THE NOMA AWARD FOR
Profile/cv by the writer
I was born in Gweru, Zimbabwe, in 1957, the second child in a large, happy family. I studied English Literature and Education at the University of Zimbabwe. After a spell in teaching and Curriculum Development I proceeded to the Iowa Writers’ Workshop (USA) where I earned an MA in Creative Writing.
an early interest in writing – and, conversely, reading; by the time I
finished primary school I knew I wanted to be a writer.
My first novel, Dew in the Morning, was written when I was
eighteen and later published in 1982. This
was followed by Farai’s Girls (1984), Child of War (under the
pen name B.Chirasha, 1986), Harvest
of Thorns (1989), Can we
talk and other Stories (1998), Tale of Tamari (2004) Chairman of
Fools (2005), and Strife (2006).
My work appears in numerous anthologies, including Soho Square (1992),
Writer’s Territory (1999), Tenderfoots (2001), Writing Still (2004),
Writing Now (2005) and the forthcoming Laughter Now.
I have also written children’s books, educational texts, training
manuals and radio and film scripts, including the script for the award-winning
feature film, Everyone’s Child. My
books are read and studied worldwide. I have won many awards for my work,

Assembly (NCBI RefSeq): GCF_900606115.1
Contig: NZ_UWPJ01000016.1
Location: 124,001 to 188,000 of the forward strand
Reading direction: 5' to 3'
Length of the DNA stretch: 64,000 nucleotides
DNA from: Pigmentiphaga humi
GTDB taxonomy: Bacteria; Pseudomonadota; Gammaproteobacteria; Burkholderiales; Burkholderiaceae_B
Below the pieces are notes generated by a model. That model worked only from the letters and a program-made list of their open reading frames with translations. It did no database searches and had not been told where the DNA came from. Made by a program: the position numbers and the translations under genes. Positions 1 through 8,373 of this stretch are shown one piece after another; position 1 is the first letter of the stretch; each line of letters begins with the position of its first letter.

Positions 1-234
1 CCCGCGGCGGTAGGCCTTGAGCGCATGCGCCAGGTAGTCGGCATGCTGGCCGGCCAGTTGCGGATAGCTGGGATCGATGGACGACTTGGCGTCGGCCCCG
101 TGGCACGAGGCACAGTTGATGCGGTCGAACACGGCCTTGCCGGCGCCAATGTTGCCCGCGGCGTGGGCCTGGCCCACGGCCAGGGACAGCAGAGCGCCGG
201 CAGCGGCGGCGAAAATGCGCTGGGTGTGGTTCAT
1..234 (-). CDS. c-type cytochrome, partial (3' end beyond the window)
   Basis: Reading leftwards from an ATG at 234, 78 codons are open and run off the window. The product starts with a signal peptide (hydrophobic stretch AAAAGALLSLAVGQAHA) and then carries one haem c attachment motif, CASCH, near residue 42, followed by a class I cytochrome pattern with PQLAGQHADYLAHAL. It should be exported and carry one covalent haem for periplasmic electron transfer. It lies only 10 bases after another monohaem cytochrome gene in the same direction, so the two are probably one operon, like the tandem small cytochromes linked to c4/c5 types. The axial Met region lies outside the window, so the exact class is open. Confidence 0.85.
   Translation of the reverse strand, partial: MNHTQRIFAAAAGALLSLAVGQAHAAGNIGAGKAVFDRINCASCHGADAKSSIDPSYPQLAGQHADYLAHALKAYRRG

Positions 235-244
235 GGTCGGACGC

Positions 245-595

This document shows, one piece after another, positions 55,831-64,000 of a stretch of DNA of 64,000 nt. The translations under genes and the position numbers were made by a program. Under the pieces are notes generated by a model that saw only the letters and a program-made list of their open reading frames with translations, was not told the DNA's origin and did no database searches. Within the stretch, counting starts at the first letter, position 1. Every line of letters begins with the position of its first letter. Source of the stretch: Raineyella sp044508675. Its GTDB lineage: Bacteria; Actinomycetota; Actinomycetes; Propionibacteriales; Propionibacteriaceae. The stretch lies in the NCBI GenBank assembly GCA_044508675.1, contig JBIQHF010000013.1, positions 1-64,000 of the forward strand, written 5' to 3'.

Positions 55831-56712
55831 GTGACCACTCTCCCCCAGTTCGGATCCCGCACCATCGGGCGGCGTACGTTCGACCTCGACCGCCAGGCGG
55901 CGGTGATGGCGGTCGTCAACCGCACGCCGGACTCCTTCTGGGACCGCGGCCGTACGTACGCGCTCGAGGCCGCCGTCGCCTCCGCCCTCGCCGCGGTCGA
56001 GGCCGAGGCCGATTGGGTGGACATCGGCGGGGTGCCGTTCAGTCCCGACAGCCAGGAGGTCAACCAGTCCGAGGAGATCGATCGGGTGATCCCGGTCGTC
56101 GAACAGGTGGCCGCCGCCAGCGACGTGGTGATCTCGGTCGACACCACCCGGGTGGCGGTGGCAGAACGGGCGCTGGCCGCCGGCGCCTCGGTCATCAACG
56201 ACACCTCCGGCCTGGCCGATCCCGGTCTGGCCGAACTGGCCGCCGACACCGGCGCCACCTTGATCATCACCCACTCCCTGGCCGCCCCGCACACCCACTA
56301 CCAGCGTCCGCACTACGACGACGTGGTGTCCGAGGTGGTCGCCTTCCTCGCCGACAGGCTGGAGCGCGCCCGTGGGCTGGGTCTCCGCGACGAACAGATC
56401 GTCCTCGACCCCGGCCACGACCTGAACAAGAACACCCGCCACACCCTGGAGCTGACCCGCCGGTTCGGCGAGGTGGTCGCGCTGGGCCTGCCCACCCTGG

including the Commonwealth Writers Prize (Africa Region) and a Noma Honourable
mention for Harvest of Thorns, a Caine Prize shortlist for Can we talk
and the NAMA award for the outstanding book for Strife.
Most of my books have scooped the Zimbabwe Book Publishers Association
Awards. I have received many
fellowships abroad and from 1995 to 1997 was Distinguished Visiting Professor in
Creative Writing and African Literature at the University of St Lawrence in up
state New York.
My fiction seeks to explore and extend the borders of reality, to question and tease matters of identity, class and culture, the past and the present; to explore the human condition in the most interesting and sensitive way possible. Every time I put pen to paper I ask myself, ‘What can my writing do for me and for the world? How can I refine my voice? How can I shock my reader into reflecting on the subject of existence? What is existence anyway, and what is the truth, perceived and otherwise? Can I grab my reader by the collar and make him or her gasp: ‘Gosh, I didn’t know it was possible to do this in a story, to write like this.’ As a black writer I obviously and primarily seek to portray an African world view but I want my literature to speak to the world as a whole. My works are experiments on the effects of time and change and socio-economic pressures on humans, and human relationships tangled in the eternal quest for happiness and fulfilment. I perpetually seek a harmonious fusion of theme and style. I’d hate to write a single boring paragraph. I believe a good book should exalt the heart and mind of the reader and NOT punish him/her and that lazy, boring writers should be dragged out to the market place and flogged in public!
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